GOP Lawmaker Warns of Precedent Where U.S. Has ‘Acting President’ If Inauguration Delayed – Newsweek

House Republican Conference Chair Liz Cheney of Wyoming has directly denounced the effort by several GOP lawmakers to oppose the Electoral College certification of President-elect Joe Biden‘s win on Wednesday. She warned of a “dangerous” precedent where the inauguration is delayed, leaving the U.S. with an acting president.

A coalition of 11 GOP senators and senators-elect on Saturday announced it will challenge Congress certifying Biden’s win on Wednesday, unless an audit of the results is conducted. The group, led by Ted Cruz of Texas, said they would “reject the electors from disputed states as not ‘regularly given’ and ‘lawfully certified’… unless and until that emergency 10-day audit is completed.”

In a 21-page memo sent to her GOP colleagues Sunday, Cheney, the No. 3 House Republican leader, said the group’s actions would set an “exceptionally dangerous precedent,” and called the commission idea “even more problematic.”

“By objecting to electoral slates, members are unavoidably asserting that Congress has the authority to overturn elections and overrule state and federal courts,” she said. “This is directly at odds with the Constitution’s clear text and our core beliefs as Republicans.”

Congresswoman Liz Cheney, a Republican, gives speech
Republican Rep. Liz Cheney of Wyoming speaks during a presser outside the Washington D.C. Capitol December 10, 2020.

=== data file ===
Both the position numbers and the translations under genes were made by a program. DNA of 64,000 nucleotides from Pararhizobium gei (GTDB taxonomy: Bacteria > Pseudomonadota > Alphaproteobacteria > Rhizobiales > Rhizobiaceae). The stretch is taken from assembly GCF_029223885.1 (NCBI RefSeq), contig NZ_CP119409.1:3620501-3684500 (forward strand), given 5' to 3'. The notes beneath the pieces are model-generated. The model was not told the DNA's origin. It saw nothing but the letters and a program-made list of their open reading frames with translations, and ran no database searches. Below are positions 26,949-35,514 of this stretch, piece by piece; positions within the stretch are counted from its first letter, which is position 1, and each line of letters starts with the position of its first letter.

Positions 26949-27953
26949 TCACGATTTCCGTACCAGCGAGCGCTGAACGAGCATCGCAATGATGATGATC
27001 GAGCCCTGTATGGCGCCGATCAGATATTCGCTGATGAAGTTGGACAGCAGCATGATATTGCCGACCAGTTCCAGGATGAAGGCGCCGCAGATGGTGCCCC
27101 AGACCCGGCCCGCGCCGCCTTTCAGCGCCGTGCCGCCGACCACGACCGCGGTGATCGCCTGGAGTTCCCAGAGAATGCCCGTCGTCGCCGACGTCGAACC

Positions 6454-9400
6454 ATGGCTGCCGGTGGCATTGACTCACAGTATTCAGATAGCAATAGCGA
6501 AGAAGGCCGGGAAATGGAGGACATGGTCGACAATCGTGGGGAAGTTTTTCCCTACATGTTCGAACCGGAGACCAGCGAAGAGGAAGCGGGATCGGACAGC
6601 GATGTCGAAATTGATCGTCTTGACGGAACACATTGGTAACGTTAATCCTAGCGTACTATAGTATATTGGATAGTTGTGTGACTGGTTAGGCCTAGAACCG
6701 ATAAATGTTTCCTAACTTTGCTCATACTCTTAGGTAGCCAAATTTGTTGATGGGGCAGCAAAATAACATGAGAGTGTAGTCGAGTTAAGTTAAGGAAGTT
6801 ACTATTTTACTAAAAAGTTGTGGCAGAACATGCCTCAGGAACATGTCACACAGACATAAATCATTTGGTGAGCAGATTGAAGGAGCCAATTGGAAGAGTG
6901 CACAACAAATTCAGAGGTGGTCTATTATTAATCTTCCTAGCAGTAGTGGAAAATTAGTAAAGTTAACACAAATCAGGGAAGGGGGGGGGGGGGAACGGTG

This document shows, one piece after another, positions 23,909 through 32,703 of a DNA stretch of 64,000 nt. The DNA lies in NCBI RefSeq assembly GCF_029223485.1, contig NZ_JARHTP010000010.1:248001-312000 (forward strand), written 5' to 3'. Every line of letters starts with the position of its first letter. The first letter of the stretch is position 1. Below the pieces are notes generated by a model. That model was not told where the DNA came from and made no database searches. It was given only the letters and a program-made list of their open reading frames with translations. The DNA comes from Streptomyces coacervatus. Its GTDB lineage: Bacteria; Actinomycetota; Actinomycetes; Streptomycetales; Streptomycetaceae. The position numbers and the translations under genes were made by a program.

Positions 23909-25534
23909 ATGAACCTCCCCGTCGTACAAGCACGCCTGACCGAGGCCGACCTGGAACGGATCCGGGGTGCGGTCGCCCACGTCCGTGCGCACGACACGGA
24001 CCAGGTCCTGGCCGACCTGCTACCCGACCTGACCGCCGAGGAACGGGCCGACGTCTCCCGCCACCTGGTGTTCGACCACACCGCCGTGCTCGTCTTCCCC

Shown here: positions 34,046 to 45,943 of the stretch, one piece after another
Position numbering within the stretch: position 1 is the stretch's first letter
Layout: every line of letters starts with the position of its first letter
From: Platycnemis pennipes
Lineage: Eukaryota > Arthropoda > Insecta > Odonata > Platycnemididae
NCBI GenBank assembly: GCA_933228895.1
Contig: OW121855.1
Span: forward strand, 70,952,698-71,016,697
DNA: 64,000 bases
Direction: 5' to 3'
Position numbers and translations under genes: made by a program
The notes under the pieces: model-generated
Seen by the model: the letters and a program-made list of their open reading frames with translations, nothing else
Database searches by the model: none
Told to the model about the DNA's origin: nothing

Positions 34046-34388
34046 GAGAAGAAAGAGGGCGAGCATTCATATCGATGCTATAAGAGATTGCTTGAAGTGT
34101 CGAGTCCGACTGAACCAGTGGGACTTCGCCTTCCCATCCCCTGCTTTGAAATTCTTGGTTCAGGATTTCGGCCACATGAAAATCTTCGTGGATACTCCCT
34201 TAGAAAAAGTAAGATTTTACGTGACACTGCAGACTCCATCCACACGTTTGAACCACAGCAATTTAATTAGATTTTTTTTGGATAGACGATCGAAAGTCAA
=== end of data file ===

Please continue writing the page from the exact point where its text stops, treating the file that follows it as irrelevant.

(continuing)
Drew Angerer/Getty

Besides Cruz, the group includes Ron Johnson of Wisconsin; James Lankford of Oklahoma; Steve Daines of Montana; John Kennedy of Louisiana; Marsha Blackburn of Tennessee; and Mike Braun of Indiana. Senators-elect Tommy Tuberville of Alabama, Roger Marshall of Kansas; Bill Hagerty of Tennessee; and Cynthia Lummis of Wyoming are also part of the movement.

The group has demanded a Electoral Commission be created to conduct an investigation into the presidential election results in disputed states, all of which voted for Biden. “Once completed, individual states would evaluate the Commission’s findings and could convene a special legislative session to certify a change in their vote, if needed,” said the coalition.

Cheney strongly criticized the idea, saying “it is not reasonable to anticipate that any commission so formed could wrap up its work in 10 days.”

“Did those proposing a new commission realize that they were in essence proposing to delay the inauguration?” she asked. “Did they mean to set up a new future precedent where the inaugural is delayed and we have an ‘Acting President?'”

“For how long? Who decides when that process is over? Will that require another Act of Congress? Could the Acting President veto any such future Congressional action?”

Cheney concluded that the Republicans planning to oppose the certification of Biden’s win “should be prepared to answer how such a commission would be justified by the actual text of our founding documents.”

Newsweek reached out to Cruz’s office for comment.

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